NORTH PROVIDENCE, R.I. (WPRI) — The town of North Providence is handing over the findings of an audit, which looked into the expenditures of the school district’s former superintendent, to police.
Former Superintendent Bridget Morisseau was placed on administrative leave in July, amid allegations she used a school department credit card to buy personal items. The school committee accepted her resignation a week after she was placed on leave.
The audit into Morisseau’s expenditures began in mid August. At that time, Eyewitness News obtained documents detailing some of the purchases Morisseau made with her taxpayer-funded credit card. The documents reveal thousands of dollars worth of questionable purchases, including $2,200 at a Connecticut Resort, $165 at a North Providence hair salon, and $79 on a dog booster seat.
Morisseau admitted she may have used the card in error, and her attorney told Eyewitness News back in August she expects to make restitution in full.
According to the documents, Morisseau spent more than $4,500 on personal items. She also racked up more than $2,500 in charges without receipts. In total, the documents indicate more than $7,000 worth of questionable purchases dating back to last year.
Mayor Charles Lombardi tells Eyewitness News the audit will be handed over to the North Providence Police Department Thursday morning.
“It’s like any other investigation with law enforcement. The next thing you might hear, if in fact some of these allegations are proven, people may be arrested,” Lombardi said. “That I can’t guarantee you at this point in time, but hands are off and they’ll take it from here.”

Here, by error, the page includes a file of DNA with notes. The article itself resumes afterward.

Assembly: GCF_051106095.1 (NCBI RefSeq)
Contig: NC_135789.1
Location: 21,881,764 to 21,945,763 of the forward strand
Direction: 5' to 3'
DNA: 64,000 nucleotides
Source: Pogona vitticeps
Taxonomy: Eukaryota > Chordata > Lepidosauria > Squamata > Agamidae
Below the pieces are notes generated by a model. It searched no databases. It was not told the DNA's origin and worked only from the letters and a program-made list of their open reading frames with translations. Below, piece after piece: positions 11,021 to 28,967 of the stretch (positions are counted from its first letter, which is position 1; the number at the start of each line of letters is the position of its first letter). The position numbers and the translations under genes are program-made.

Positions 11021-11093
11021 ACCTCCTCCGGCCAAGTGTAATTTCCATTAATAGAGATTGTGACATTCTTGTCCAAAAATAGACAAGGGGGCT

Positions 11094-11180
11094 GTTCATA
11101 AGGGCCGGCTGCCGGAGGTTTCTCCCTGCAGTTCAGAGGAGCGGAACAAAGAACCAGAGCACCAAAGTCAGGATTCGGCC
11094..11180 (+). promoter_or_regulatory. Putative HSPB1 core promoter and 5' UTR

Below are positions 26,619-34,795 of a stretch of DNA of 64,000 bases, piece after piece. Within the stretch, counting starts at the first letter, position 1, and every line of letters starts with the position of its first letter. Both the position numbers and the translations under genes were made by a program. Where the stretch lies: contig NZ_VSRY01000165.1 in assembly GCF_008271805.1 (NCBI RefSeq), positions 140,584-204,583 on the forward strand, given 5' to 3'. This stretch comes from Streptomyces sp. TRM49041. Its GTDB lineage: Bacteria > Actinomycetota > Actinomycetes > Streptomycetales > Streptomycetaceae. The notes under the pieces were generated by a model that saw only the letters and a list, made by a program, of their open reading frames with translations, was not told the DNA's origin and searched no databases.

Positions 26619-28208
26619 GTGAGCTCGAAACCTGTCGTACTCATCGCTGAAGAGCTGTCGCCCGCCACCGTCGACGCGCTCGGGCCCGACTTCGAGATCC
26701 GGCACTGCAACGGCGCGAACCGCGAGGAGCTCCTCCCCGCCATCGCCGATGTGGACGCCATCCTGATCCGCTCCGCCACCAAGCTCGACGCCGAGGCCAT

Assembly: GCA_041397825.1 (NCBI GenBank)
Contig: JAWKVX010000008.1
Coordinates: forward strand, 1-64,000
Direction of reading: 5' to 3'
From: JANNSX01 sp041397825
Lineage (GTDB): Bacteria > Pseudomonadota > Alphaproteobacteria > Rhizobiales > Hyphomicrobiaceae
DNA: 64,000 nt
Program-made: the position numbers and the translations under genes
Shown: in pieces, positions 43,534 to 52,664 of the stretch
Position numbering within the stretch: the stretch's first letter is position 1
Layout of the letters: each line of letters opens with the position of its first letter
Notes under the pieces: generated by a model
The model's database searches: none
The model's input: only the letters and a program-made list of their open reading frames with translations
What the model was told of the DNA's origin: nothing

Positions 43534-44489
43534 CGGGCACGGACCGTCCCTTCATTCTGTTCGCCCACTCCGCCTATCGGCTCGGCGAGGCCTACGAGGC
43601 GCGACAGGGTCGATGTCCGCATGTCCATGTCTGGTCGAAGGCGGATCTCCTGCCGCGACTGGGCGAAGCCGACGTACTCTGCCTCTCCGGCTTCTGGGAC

Lombardi would not elaborate on the contents of the audit, but said it showed thousands of dollars in taxpayer money were misspent by Morisseau.
“There were a number of questionable expenditures that need answers,” Lombardi explained.
Lombardi said the audit took longer than expected to complete because there were several missing receipts. He said the police investigation into Morisseau may also be lengthy.
The auditor was also looking into the expenses of former Finance Director John McNamee, who left the district earlier this past summer.
“We did have a finance director who should have been overseeing these expenditures, and I think that ball was dropped,” he said.
Lombardi wouldn’t say if the audit revealed that he played a role in Morisseau’s spending.
“We have a fiduciary responsibility to the taxpayers, and I can tell them two things. Number one, the school department at this point in time is running full steam. And also, whatever advantage was taken of those taxpayers, they will be reimbursed,” Lombardi explained.
Eyewitness News reached out to Morisseau’s attorney, but had not yet heard back.